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Mughal Miniature Paintings


The art and the subjects narrated in art are always like a mirror. It reflects the contemporary society; and so did the art of painting known as Mughal Miniatures, that was a style of painting developed in sixteenth and seventeenth centuries. Descended from the art of Persia and Turkey, these miniature paintings and the artists were supported by Mughal Emperors the Rajput Kings.

Abul Fazl Presenting Akbarnama

In many ways, the subjects and objects painted in these paintings are narrative. They show how the people of India lived in those days. On a close look, we can see the style of living and the types of costumes and ornaments these people were wearing in the medieval or post-medieval era. For those who want to know more about the living of Indian Princes, Kings, and Emperors of those days, here are some articles which narrate the different aspects of these Miniature paintings.

Paintings Depicting Medieval Indian Culture and Lifestyle :


Mughal Miniatures, Jaipur and Rajasthan Paintings

A Miniature from Baburnama, Memoirs of Babur (1483-1530)

The art of Miniature paintings is a golden page in India’s art history. The miniature paintings have their presence in India since one thousand years. But it gained wide recognition in the time of Mughal King Akbar.

THE PERIOD

The art of Miniature paintings is a golden page in India’s art history.. It was the time of sixteenth and seventeen century that made the art of miniature paintings so popular in India. The miniature paintings depicted the life and lifestyle of the Mughal and Rajput Kings of the time. The miniatures were painted to narrate how the princes lived, what they wear and how they fought the wars. However the major portions of the artists’ endeavours were devoted in showing the ways and manners in which these medieval kings and princes enjoyed their life. Thus these miniature paintings were not only the mute spectator of their era, but they still are the authenticated witness of the social and cultural development of the medieval India.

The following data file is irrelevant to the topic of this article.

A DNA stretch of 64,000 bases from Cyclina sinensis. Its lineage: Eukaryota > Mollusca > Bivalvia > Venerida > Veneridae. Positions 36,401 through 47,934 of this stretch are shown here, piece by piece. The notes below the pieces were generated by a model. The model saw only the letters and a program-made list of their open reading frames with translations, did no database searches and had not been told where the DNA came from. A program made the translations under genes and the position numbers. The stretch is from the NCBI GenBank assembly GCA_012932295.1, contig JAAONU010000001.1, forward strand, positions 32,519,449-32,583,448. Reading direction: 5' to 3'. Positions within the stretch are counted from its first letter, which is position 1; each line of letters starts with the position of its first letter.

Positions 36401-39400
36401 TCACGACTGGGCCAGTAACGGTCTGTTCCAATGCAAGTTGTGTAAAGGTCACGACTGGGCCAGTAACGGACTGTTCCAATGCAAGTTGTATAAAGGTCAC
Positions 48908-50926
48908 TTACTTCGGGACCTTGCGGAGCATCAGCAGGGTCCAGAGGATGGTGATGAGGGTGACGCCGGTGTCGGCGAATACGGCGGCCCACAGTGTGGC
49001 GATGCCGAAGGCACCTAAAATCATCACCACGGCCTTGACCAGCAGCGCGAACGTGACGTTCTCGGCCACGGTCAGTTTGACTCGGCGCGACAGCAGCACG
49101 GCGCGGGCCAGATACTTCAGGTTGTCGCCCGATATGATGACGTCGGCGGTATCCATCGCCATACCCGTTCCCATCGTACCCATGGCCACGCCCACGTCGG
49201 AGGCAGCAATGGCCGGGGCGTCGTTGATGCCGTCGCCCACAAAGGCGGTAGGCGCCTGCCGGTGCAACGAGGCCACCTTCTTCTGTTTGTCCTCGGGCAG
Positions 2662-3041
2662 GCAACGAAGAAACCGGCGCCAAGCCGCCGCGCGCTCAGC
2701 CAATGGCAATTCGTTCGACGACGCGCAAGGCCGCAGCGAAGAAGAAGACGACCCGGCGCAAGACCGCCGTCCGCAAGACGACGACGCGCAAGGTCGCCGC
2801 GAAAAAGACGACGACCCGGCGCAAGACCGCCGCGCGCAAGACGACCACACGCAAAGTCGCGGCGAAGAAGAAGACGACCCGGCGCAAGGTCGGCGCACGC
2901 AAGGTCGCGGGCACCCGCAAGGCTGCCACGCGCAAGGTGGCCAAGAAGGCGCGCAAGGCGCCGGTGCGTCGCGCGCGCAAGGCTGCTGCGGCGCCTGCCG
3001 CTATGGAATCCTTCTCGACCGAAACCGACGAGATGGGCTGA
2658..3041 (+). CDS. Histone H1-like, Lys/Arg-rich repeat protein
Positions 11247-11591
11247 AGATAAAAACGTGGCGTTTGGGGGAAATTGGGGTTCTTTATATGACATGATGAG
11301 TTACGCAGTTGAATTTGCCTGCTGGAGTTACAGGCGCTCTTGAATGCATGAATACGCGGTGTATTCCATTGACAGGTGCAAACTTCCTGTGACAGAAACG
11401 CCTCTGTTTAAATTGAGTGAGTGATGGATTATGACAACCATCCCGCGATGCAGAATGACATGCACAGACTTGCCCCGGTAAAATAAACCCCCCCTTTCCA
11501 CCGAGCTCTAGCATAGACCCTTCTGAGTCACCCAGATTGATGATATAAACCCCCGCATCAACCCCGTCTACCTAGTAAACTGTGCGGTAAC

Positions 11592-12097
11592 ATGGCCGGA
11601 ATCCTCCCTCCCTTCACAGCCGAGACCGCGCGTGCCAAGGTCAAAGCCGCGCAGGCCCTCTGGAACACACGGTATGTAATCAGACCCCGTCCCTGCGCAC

THE ART: These paintings full of subtlety and sophistication that how the artists have displayed their emotions through the art of miniature paintings. And that too before centuries when there were no enough technique and colours available. The paintings of this style, miniatures, of art are also seen in fragments of murals in many parts of south India(Image CourtesyWikimedia Commons)

Lifestyle of Medieval India

The people shown in Mughal Miniatures paintings represent the lifestyle of the Mughal and Rajput period. Especially the female figures painted in Mughal Miniatures depict the characteristics of Indian tradition of the time. Their ornaments, costumes and the colour of the clothes witness the class to which they belong. The ornaments like Necklaces, bracelets, rings form part of the set adding beauty to the men and women of the medieval India. The people shown in the paintings mainly came from upper class and the princely families.
Princes and princesses wearing gold and jewelleries were like the mines of the subjects for paintings, and they used these mines extensively. Associated almost exclusively with royalty, the jewelleries were, too, the subject for miniature artists to consider before taking brushes in hand. It was an emblem of power and proof of the wealth. While looking at the mughal miniatures we can see that they resemble the Persian style of paintings. It is so because the artists who did mughal era.

After death of Babur, who was a poet and an artist himself, his heirs carried the artistic journey. The following Emperors Akbar, Jahangir and Shah Jahan added their vision to transport the cart of art ahead.

EMPEROR AKBAR IN HIS COURT

The miniature style of paintings practiced during this period was clearly influenced by the style of Persian painters who used upright format and general setting with emphasis on flat aerial perspective.

The Mighal era artists, in the time of King Akbar (1556-1605), maintained the qualities of Persian style in their work. But they added their vision and took some freedom. They applied naturalism and tried depiction of detailed observation of the world in immediate surround.

In addition to the Mughal kings, the Rajput kings who ruled Jaipur and surrounding area, too, had sponsored the artworks and the artists who did miniature paintings under various schools of Rajputana. (Image Courtesy Wikimedia Comons) 


Akbarnama, The Book of Secular Art 


History of Mughal Miniature paintings is the history of India's medieval period.

Mughal King Akbar in his Court